BOATS

Write a critical commentary on the following poem, considering in detail the ways in which your response is shaped by the writer’s language, style and form.

2019 JC1 Mid-Year Exam

BOATS                       

 You and your photographs of boats;
that repeated metaphor for departure,
 
or simply the possibility of a voyage?
What you cannot tell me you tell me
 
with a vessel and its single passenger,
eyes fixed on some skylit conclusion.
 
Set apart and starkly upon a canvas
of tractable waves, brought to still
 
by the trigger-click of your camera,
like the sound a key makes when it
 
releases the lock. Your heart became
that lock; these images how you have
 
always articulated distance, a withdrawal.
Darling, there are just as many ways
 
of saying goodbye as there are ways
of letting you go. The boat is narrow
 
like the width of my heart after
impossible loss, cruel resignation;
 
this heart you ride in. Love, if this is how
you choose to leave me let me let you.
                                                                                                 Cyril Wong (born 1977)

                                                                                              

In ‘Boats’, Wong elucidates upon the influence of a lover’s departure on the emotional distance between the speaker and his lover. Through the ideas of departure and vulnerability, Wong allows the reader to gain insight into the relationship between the speaker and his lover.

Wong highlights the solitude of departure throughout ‘Boats’ by calling attention to the loneliness and distance between the speaker and his lover. In ‘a vessel and its single passenger’ and ‘set apart and starkly’, the speaker shows how the photographs of boats that the lover utilises to hint at their urge to depart are symbols of loneliness and solitude. As the boats are only carrying one passenger and are set apart from everything else, this shows that the lover wishes not to go on a voyage together with the speaker, but wishes to embark on a solo voyage. As such, there is distance between the lover and the speaker due to the nature of the journey that the lover wishes to undertake. Furthermore, in ‘your heart became/ that lock’, the vulnerability and inability of the lover are presented as they hide their thoughts and wishes away from the speaker, as if behind lock and key. This shows how the photographs of boats have put distance between the lover’s intentions and their relationship with the speaker.

In ‘Boats’, Wong expresses the finality and inevitability of departure in a relationship. The speaker addresses the persisting yearning of the lover to exit the relationship through the metaphor of ‘photographs of boats’ and shows the phases of hurt that the speaker experiences afterwards. From ‘eyes fixed on some skylit conclusion’ and ‘always articulated distance, a withdrawal’, Wong highlights the inevitability of departure as his lover has consistently maintained emotional barriers between themselves and those who are seemingly close to them. The aspirations of the lover towards something that does not exist in their current circumstance is persistent and their departure would have been inevitable.

Furthermore, the speaker expresses various responses to his lover’s departure, which begin with absolute grief and then calm acceptance. This can be seen from ‘narrow/ like the width of my heart after/ impossible loss, cruel resignation’ and ‘if this is how/ you choose to leave me let me let you’ which illustrate the difference in the speaker’s response as they gain more acceptance. Initially, the speaker is deeply heartbroken and unconsolable but as he gains acceptance towards his lover’s departure, he manages to understand and discern his lover’s wishes and intentions. The speaker manages to allow his lover to leave the relationship out of his love and concern towards his lover despite their failing relationship.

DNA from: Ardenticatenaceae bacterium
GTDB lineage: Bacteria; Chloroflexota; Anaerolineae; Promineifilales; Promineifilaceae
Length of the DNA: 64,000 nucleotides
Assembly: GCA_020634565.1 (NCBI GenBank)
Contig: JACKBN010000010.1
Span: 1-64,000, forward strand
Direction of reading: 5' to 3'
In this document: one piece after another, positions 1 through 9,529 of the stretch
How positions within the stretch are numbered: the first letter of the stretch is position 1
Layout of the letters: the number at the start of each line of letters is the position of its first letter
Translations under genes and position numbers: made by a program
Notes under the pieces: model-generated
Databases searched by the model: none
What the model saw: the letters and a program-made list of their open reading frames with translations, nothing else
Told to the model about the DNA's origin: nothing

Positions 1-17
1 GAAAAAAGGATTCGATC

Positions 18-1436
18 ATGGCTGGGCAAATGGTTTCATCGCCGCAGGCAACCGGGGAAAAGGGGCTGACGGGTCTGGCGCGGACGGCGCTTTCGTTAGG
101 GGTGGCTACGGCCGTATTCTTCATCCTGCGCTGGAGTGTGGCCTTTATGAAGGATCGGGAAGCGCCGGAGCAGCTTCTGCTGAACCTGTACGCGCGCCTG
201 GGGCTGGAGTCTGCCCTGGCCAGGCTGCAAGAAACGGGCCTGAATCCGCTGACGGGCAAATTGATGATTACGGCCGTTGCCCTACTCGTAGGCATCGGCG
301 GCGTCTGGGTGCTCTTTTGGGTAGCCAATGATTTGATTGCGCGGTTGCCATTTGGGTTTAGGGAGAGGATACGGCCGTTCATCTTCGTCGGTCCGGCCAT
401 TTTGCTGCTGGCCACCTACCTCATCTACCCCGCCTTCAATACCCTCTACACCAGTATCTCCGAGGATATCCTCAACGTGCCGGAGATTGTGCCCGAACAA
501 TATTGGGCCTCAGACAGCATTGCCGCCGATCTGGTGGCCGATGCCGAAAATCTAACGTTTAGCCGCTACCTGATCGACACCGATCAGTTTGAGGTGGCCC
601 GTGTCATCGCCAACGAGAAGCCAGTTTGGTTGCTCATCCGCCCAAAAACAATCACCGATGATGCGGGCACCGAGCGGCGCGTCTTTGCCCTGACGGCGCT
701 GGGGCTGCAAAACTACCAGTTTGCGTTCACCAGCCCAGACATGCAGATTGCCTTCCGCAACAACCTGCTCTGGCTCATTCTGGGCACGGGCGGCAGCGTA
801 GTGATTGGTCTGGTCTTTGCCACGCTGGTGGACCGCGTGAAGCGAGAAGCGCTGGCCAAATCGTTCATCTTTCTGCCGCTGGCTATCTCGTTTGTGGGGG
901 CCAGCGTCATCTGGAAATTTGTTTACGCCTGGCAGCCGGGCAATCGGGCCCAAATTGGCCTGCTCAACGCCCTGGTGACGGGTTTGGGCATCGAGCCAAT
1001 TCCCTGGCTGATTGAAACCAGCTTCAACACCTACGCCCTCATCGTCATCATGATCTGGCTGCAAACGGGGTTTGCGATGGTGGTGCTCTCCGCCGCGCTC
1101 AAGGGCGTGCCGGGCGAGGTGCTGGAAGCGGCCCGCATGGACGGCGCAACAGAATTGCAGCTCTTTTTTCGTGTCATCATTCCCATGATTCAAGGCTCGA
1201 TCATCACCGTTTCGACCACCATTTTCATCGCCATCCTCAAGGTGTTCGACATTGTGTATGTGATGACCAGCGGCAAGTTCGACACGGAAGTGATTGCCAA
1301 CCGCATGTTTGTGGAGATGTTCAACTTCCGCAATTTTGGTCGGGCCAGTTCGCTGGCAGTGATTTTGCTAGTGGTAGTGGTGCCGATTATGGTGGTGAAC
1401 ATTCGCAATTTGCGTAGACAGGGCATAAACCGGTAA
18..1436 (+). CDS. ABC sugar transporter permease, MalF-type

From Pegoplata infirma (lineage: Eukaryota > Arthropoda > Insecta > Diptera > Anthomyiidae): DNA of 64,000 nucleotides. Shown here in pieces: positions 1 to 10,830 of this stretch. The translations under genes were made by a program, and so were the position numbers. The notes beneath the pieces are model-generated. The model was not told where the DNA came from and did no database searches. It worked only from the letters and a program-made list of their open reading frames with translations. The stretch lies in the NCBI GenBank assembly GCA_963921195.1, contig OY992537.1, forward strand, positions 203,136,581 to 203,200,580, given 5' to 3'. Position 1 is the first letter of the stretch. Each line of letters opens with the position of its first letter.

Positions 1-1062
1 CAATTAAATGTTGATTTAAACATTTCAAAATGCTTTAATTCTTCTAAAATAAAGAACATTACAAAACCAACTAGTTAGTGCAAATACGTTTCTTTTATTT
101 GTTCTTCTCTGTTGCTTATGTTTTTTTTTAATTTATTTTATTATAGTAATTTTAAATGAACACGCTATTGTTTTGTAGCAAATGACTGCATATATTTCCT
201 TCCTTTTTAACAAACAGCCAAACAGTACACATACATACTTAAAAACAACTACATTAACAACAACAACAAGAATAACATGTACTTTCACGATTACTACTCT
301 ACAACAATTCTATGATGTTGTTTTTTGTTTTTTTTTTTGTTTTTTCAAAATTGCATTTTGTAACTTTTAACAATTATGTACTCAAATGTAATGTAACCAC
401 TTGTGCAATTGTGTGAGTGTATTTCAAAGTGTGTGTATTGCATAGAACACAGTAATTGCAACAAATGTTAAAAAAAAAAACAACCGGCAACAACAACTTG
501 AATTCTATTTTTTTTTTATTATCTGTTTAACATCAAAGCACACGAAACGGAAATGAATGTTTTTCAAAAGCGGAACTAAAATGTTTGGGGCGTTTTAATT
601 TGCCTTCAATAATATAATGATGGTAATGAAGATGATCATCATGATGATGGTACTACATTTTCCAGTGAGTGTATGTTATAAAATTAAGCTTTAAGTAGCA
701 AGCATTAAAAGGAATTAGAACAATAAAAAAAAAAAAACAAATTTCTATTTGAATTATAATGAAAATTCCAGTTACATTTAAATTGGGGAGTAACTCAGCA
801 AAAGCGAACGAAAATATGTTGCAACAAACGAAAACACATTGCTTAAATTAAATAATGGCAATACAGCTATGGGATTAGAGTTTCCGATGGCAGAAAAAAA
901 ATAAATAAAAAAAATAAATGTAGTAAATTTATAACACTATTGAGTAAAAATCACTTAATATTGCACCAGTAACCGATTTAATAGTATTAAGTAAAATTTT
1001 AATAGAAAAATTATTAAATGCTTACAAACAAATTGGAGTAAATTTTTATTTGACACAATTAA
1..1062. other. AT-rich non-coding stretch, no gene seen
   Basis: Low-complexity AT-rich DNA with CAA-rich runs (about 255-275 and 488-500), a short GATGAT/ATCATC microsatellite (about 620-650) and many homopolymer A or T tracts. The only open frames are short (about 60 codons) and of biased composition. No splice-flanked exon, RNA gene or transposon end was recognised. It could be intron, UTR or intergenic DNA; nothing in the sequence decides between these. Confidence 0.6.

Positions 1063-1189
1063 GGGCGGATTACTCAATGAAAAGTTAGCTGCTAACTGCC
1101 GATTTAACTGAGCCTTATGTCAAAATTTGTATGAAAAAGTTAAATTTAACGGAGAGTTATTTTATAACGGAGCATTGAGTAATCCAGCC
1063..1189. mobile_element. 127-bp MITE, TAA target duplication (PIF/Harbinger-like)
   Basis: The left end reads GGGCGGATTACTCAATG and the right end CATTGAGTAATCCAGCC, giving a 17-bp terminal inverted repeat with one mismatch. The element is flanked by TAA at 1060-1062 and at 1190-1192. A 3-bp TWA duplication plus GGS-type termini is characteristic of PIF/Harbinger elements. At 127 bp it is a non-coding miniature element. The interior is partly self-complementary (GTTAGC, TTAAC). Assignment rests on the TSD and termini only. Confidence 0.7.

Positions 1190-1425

Throughout ‘Boats’, Wong proposes the idea that of disjointed communications within a relationship. The speaker continues to express his lack of true understanding of his lover’s wishes for departure as there is ‘withdrawal’ from the relationship by the lover. The lover is unable to express his desire to embark on a separate journey from the speaker and resorts to emotionally withdrawing and putting their emotions and vulnerabilities behind multiple ‘photographs of boats’ which hide their true intentions. For example, in ‘what you cannot tell me/ with a vessel’ and ‘your heart became/ that lock’, the speaker depicts the lack of communication within the relationship as his lover chooses not to be candid with his expression and relies on metaphors to convey their hidden intentions. This allows us to derive understanding from the speaker’s inability to come to terms with the initial loss of his lover. As the speaker cannot see why his lover has chosen to leave, they struggle to cope with the loss and resort to reflecting upon the vacancy of communication and emotional depth of the relationship.

In conclusion, ‘Boats’ conveys the nature of departure in the context of a relationship and the impacts that the parties involved face as a result. ‘Boats’ also reveals the probable causes that can lead to the disintegration of an emotional connection within a relationship which can lead to an insurmountable emotional distance between the two parties in the relationship who struggle to understand each other.

Natalie Goh (19-A2)